If you use Google Analytics or similar tools, you’ve probably come across the acronym UTM before. So, what is it?
UTM parameters are tags added to the end of a URL for the purpose of tracking data. The tags are added to the URL, creating a new link for you to share your site’s content. The new URL does not change the content, but it does track the data from the tags in the UTM parameter. You can see an example from one of our blogs to the right.
UTM parameters are particularly useful for a webpage that can be accessed from many different mediums, such as a fundraising event link shared over social media. The parameters will allow you to easily interpret where traffic to the page is coming from and how they engaged with your site while they were there.
There are five main tags used in UTM parameters. The most important tags are Source and Medium.
- The Source tag, like search engines and newsletters, is required to identify where the user found the link to the page.
- The Medium tag, such as paid search or email, shows the type of traffic or marketing channel that brings a user to your site.
These tags are valuable for interpreting where to focus marketing efforts based on data-driven performance. The Campaign, Team, and Content tags are primarily based on the individual post or ad rather than engagement with your site.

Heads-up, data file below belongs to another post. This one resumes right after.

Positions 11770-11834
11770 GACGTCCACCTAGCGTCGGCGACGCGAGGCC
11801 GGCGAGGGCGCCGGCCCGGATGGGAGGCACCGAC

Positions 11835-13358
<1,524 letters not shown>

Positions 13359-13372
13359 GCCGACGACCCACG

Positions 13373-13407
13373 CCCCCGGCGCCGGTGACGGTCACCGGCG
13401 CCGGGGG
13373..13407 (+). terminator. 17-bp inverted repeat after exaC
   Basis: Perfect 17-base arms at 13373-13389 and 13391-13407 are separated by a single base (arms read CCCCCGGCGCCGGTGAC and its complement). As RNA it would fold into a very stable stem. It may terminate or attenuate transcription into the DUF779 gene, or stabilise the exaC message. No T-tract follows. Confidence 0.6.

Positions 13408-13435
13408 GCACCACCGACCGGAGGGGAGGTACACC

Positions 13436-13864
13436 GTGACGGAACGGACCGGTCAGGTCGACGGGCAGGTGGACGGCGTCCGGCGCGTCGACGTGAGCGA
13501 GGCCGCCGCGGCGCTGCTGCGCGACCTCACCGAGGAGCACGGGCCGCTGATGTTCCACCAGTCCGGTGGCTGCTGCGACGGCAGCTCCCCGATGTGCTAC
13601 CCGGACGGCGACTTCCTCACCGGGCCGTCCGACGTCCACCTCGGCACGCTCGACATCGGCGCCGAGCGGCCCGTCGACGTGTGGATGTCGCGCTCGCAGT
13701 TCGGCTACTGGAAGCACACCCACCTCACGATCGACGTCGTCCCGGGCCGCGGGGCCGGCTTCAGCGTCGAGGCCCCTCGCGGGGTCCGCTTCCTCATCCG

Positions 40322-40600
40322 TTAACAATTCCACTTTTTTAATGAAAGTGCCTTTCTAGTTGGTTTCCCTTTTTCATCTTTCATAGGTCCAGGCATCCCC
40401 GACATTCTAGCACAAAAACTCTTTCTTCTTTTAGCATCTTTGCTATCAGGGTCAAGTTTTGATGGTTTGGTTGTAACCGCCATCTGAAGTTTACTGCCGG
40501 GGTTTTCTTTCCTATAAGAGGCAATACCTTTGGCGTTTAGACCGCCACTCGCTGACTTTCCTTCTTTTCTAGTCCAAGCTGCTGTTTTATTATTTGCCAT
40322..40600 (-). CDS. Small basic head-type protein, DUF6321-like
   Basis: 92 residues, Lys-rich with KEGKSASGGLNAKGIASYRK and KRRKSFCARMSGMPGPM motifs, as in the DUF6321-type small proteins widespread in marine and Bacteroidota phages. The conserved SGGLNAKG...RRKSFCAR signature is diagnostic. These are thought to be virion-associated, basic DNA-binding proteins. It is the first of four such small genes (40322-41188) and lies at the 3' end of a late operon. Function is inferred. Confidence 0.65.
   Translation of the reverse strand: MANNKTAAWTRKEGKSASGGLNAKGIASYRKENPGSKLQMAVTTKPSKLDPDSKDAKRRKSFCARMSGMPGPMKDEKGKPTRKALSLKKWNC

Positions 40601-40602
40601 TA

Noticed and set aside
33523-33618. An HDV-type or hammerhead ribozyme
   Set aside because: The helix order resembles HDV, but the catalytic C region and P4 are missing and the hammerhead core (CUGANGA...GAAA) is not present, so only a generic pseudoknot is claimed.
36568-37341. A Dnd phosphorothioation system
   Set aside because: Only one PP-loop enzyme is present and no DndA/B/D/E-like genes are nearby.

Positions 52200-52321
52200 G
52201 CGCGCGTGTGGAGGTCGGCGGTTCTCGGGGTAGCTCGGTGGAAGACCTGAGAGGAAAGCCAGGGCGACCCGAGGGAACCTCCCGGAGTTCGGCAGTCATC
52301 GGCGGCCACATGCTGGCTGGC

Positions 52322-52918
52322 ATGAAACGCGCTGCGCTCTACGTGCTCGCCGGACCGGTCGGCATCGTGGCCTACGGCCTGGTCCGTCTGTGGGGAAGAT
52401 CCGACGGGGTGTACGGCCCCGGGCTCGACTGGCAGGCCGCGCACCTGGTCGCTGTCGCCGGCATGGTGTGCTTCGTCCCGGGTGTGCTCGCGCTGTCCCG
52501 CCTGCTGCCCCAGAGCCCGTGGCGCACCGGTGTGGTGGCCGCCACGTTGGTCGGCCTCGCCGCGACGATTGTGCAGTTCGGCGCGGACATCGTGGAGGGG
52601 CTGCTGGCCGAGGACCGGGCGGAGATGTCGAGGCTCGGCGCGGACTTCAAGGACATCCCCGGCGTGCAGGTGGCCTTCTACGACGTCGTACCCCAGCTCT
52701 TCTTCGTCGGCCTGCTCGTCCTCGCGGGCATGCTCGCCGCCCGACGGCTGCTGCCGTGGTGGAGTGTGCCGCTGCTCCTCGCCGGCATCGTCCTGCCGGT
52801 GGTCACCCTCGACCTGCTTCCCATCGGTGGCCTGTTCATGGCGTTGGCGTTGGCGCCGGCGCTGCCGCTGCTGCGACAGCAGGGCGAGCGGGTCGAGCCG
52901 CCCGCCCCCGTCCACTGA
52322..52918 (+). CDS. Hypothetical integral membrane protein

The other UTM tags are optional and are more typically used for paid search ads. These tags include:
- The Campaign Tag, like an annual sale or specific service, is internally used to identify the campaign associated with the URL.
- The Term Tag identifies the keywords used to search for paid ads.
- The Content Tag is used for testing different ad and post performance based on the content.
Using UTM parameters allows you to get a more clear understanding of your nonprofit’s website traffic. Data-driven insights can help you identify where to focus promotional events and what content encourages the most engagement. You can create your own UTM parameters using Google Analytics Developer Tools.